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Neurovascular mechanisms of migraine and cluster headache

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Jan Hoffmann, Serapio M Baca, Simon Akerman

Original languageEnglish
Pages (from-to)573-594
JournalJournal of cerebral blood flow and metabolism : official journal of the International Society of Cerebral Blood Flow and Metabolism
Issue number4
Early online date1 Jan 2017
E-pub ahead of print1 Jan 2017
PublishedApr 2019

King's Authors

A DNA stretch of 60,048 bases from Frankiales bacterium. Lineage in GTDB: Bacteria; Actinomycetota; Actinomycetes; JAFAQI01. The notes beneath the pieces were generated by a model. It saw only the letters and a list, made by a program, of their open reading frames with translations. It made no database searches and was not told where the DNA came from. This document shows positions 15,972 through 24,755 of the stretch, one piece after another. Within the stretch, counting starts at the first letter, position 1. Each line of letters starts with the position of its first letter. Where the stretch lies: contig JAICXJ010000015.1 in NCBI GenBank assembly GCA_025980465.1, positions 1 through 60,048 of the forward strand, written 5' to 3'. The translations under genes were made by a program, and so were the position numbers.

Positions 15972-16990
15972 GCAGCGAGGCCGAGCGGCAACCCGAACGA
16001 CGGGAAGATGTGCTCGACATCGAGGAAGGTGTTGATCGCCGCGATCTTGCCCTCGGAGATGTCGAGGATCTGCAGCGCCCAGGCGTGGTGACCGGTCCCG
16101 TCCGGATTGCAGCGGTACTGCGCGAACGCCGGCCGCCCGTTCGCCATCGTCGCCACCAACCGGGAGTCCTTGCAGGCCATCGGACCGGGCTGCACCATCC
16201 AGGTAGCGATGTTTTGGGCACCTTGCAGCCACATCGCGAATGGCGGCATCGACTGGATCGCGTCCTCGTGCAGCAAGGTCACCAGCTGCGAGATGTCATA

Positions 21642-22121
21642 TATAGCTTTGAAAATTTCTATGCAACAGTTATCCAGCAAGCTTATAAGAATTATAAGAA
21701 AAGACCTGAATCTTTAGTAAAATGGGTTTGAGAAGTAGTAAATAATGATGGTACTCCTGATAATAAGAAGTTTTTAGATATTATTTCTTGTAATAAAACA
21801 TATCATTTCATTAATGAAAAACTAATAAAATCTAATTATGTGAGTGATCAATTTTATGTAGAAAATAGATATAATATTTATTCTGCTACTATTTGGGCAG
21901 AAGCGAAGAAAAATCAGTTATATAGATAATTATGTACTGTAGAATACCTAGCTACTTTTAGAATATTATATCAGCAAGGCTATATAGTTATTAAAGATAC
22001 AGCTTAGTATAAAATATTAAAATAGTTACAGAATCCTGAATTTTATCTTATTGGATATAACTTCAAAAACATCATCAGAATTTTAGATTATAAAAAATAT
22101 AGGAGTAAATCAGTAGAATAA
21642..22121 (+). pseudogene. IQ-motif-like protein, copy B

Vascular theories of migraine and cluster headache have dominated for many years the pathobiological concept of these disorders. This view is supported by observations that trigeminal activation induces a vascular response and that several vasodilating molecules trigger acute attacks of migraine and cluster headache in susceptible individuals. Over the past 30 years, this rationale has been questioned as it became clear that the actions of some of these molecules, in particular, calcitonin gene-related peptide and pituitary adenylate cyclase-activating peptide, extend far beyond the vasoactive effects, as they possess the ability to modulate nociceptive neuronal activity in several key regions of the trigeminovascular system. These findings have shifted our understanding of these disorders to a primarily neuronal origin with the vascular manifestations being the consequence rather than the origin of trigeminal activation. Nevertheless, the neurovascular component, or coupling, seems to be far more complex than initially thought, being involved in several accompanying features. The review will discuss in detail the anatomical basis and the functional role of the neurovascular mechanisms relevant to migraine and cluster headache.

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